In April 2007 the ICSH was re-registered as an independent foundation in the Netherlands and as a not-for-profit corporation in the USA. An updated constitution was ratified in April 2007 and a copy is available with the Meetings Secretary which can be had on request or on the ICSH website. The ICSH is directed by a Managing Board, for which a Chairman, Vice Chairmen, Secretaries and a Treasurer were elected and named. The present Managing Board is represented by Samuel J. Machin as Chairman, Josep M. Jou (Barcelona, Spain) as Vice Chairman, Stefanie McFadden (Ohio, USA) as Meetings Secretary, Carol Briggs (London, UK) as Scientific Secretary and Bruce H. Davis (Bangor, Maine, USA) as Treasurer. These officers are elected for 3 years by the Assembly of Council. Board members may only be re-elected for an additional 3 years once. Representative membership of the Council is open to all international or national haematological societies, whom, after they have committed their affiliation, may send representatives to the Board meetings. The Council is also composed of industry representatives made up of corporate sponsors of ICSH, of which there are presently six members. Each corporate sponsor is asked for a yearly unrestricted financial grant to support the activities of the Council. The corporate representative of each sponsor should be someone of sound scientific standing who can discuss the various aspects of current and future expert panel activities. The Board will meet twice a year in the spring at the annual scientific meeting of the ISLH and in the autumn (fall) at any other convenient venue as determined by the Board. The Assembly, which is an open meeting, will be held in conjunction with the Board meetings as listed above. ISLH have agreed in principle that at every annual scientific meeting, presentations will be given summarizing the ongoing activities of ICSH, within the open Assembly, and input will be solicited from all attendees regarding potential future ICSH projects. If a project is accepted by the Board, an appropriate international expert panel with a lead author/coordinator will be selected with definite time lines for production, agreed financial implications and verification of a final published report.

At present, there are four approved ongoing expert panel activities. These include:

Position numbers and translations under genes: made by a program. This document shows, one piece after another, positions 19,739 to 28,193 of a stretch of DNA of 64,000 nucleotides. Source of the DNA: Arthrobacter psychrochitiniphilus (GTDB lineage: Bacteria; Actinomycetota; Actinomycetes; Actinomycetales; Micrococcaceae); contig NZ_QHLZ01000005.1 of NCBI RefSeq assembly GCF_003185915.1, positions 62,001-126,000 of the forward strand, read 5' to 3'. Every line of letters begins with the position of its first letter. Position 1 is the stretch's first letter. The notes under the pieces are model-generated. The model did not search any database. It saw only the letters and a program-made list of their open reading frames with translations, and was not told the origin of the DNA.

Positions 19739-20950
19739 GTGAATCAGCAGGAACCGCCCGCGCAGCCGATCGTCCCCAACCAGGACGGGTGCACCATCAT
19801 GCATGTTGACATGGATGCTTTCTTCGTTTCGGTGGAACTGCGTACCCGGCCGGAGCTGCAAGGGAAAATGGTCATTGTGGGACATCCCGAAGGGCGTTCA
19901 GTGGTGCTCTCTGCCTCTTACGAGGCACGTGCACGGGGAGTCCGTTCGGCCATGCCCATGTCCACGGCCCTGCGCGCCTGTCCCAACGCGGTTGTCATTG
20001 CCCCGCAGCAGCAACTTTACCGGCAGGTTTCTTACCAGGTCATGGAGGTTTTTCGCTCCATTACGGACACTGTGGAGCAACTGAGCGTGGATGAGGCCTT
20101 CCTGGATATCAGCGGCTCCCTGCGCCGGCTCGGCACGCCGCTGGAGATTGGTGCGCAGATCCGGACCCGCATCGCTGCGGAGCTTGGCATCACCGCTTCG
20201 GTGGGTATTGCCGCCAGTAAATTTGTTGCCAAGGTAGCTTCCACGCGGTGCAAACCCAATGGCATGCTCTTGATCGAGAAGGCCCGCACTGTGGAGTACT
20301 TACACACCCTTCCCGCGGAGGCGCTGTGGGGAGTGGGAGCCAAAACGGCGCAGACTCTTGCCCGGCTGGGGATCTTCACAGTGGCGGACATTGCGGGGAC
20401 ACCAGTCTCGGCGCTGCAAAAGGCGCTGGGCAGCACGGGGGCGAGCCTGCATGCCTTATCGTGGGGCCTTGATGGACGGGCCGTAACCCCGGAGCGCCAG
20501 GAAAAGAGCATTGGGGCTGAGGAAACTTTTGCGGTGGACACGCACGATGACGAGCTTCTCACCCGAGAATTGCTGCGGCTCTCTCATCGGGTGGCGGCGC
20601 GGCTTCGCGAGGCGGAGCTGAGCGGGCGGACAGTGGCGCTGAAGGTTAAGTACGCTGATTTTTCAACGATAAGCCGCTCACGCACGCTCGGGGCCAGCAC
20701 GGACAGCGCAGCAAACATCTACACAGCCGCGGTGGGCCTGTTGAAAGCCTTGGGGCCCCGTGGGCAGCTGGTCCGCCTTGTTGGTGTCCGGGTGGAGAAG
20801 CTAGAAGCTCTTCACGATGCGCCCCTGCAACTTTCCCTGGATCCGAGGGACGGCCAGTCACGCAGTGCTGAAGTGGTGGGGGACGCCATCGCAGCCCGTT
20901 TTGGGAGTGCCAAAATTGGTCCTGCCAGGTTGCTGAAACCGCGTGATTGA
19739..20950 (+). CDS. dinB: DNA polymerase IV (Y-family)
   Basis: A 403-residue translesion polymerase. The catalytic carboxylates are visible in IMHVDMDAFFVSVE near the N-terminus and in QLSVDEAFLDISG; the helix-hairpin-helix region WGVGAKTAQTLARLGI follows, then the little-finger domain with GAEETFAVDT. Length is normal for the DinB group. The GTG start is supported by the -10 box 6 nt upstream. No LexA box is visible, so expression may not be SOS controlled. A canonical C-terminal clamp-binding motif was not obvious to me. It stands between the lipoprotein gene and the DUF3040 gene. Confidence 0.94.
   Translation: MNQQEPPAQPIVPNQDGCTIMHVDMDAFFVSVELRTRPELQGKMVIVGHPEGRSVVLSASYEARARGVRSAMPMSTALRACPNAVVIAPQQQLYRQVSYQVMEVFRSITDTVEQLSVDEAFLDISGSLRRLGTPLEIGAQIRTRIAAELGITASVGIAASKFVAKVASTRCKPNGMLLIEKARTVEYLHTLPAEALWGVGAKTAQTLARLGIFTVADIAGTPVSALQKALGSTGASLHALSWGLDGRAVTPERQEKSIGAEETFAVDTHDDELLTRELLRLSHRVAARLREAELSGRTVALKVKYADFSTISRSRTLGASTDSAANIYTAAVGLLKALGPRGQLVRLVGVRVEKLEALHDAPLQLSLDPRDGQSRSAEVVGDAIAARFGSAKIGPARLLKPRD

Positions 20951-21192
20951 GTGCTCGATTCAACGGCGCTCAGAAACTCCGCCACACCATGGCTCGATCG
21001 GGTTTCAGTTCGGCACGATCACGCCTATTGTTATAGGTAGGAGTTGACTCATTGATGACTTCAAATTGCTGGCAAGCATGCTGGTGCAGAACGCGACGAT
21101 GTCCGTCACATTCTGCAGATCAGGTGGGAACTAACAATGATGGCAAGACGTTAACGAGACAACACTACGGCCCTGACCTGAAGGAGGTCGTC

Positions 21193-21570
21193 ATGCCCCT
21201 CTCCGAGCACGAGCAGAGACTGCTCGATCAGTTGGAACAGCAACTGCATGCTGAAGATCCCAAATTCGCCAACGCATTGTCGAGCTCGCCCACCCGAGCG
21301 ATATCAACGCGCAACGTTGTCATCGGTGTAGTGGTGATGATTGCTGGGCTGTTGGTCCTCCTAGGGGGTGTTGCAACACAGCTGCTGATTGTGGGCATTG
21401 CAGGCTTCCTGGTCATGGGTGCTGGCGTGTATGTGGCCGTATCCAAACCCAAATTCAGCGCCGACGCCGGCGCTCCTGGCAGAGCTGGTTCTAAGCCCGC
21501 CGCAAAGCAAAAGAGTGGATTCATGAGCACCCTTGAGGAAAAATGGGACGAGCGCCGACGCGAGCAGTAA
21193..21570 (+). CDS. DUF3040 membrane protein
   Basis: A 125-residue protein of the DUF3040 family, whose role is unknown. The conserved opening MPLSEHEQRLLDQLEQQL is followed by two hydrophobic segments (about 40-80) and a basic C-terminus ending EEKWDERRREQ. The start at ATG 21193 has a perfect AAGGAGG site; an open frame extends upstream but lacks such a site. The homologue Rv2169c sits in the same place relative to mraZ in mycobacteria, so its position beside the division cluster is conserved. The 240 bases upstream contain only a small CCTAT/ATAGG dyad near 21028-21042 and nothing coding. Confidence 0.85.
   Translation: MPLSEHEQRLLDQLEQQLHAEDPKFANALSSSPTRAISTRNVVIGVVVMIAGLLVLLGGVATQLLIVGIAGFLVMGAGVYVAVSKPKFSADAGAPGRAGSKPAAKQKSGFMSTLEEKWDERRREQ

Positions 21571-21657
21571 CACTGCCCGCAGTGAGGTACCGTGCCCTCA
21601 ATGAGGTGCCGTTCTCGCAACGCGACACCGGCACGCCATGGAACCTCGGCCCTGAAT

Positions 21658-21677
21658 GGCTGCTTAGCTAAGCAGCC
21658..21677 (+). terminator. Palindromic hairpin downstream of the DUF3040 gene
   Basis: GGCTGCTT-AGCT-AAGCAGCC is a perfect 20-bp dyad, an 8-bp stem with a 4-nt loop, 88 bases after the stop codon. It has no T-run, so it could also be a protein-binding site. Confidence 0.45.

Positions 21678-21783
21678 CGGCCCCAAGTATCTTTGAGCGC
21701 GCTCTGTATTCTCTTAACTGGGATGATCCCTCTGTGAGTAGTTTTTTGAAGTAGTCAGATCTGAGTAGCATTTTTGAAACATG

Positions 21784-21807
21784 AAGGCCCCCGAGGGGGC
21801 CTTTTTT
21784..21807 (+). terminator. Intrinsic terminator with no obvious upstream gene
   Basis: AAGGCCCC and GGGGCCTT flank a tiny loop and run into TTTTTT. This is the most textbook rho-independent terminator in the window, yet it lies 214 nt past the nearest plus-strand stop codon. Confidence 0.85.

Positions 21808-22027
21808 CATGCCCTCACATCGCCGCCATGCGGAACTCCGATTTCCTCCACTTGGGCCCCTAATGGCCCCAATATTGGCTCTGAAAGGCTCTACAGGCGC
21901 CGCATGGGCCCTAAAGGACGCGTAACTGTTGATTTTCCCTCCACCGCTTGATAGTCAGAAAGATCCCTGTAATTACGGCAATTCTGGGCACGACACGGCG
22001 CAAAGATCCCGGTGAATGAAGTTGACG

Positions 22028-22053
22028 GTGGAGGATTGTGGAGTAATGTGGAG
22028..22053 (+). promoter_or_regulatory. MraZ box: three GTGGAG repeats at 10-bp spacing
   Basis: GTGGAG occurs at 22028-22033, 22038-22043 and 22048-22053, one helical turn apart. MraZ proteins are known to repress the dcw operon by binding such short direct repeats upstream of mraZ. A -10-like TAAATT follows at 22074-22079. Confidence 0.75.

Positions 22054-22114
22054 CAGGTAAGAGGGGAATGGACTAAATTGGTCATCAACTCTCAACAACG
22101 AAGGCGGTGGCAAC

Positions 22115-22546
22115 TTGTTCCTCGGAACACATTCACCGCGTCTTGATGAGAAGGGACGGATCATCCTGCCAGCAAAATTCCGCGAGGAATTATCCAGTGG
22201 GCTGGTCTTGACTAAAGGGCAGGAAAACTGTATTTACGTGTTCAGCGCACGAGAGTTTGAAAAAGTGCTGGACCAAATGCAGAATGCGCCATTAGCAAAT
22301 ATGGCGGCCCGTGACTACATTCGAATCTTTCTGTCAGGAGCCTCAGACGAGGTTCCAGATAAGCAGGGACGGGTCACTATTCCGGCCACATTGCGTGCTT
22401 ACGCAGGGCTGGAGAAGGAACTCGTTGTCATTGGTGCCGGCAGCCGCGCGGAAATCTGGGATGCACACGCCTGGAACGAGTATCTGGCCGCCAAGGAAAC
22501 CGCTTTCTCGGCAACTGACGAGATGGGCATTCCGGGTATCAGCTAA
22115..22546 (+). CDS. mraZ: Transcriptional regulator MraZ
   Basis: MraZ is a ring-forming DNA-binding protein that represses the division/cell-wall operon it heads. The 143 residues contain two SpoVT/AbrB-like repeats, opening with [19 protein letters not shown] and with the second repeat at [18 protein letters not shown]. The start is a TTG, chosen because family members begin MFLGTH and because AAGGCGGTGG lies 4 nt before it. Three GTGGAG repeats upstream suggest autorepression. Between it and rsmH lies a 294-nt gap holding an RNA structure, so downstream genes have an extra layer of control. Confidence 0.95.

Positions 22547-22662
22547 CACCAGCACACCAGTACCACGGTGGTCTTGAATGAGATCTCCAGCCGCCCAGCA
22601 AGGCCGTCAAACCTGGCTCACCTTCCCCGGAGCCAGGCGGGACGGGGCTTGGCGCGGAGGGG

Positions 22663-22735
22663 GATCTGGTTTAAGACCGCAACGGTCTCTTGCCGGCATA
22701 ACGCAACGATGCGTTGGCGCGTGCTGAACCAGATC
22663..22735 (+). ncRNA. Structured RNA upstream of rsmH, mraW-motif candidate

• 1 Preparation of a Guideline for worldwide Point of Care Testing in haematology with special reference to the complete blood count (Clinical Lead – Carol Briggs, London). This guideline is in this issue of the journal.
  • 2 The preparation and verification of a new international haemoglobin standard, which is being prepared in conjunction with Eurotrol® (Clinical Lead – Bruce Davis, Maine). This standard is now being critically tested at five various international laboratories before being generally released as an international standard.
  • 3 Recommendations for Standardization of bone marrow specimens and reports. (Clinical Lead – Szu-Hee Lee, Sydney). The expert panel is now preparing the final version for publication.
  • 4 A working panel to prepare an international reference method for an extended white cell differential (Clinical Lead – Brent Wood, Seattle, WA).

In principle it has been agreed that all completed Guidelines/Recommendations which are ICSH publications will be submitted to the ISLH journal, International Journal of Laboratory Hematology. After completing the appropriate review process of the Journal it is hoped that the published ICSH documents will continue to play an important role in diagnostic laboratory haematology worldwide. It is also hoped through the increased activities of ICSH that any future standardization project of an international nature in diagnostic laboratory haematology will be considered on application to be a project of ICSH, through the below-listed board members. Assistance for any potential project can always be sought from any of the Board members. Additionally, membership to ICSH is welcome to any corporation or individual with an interest in standardization issues in laboratory haematology.

Ancillary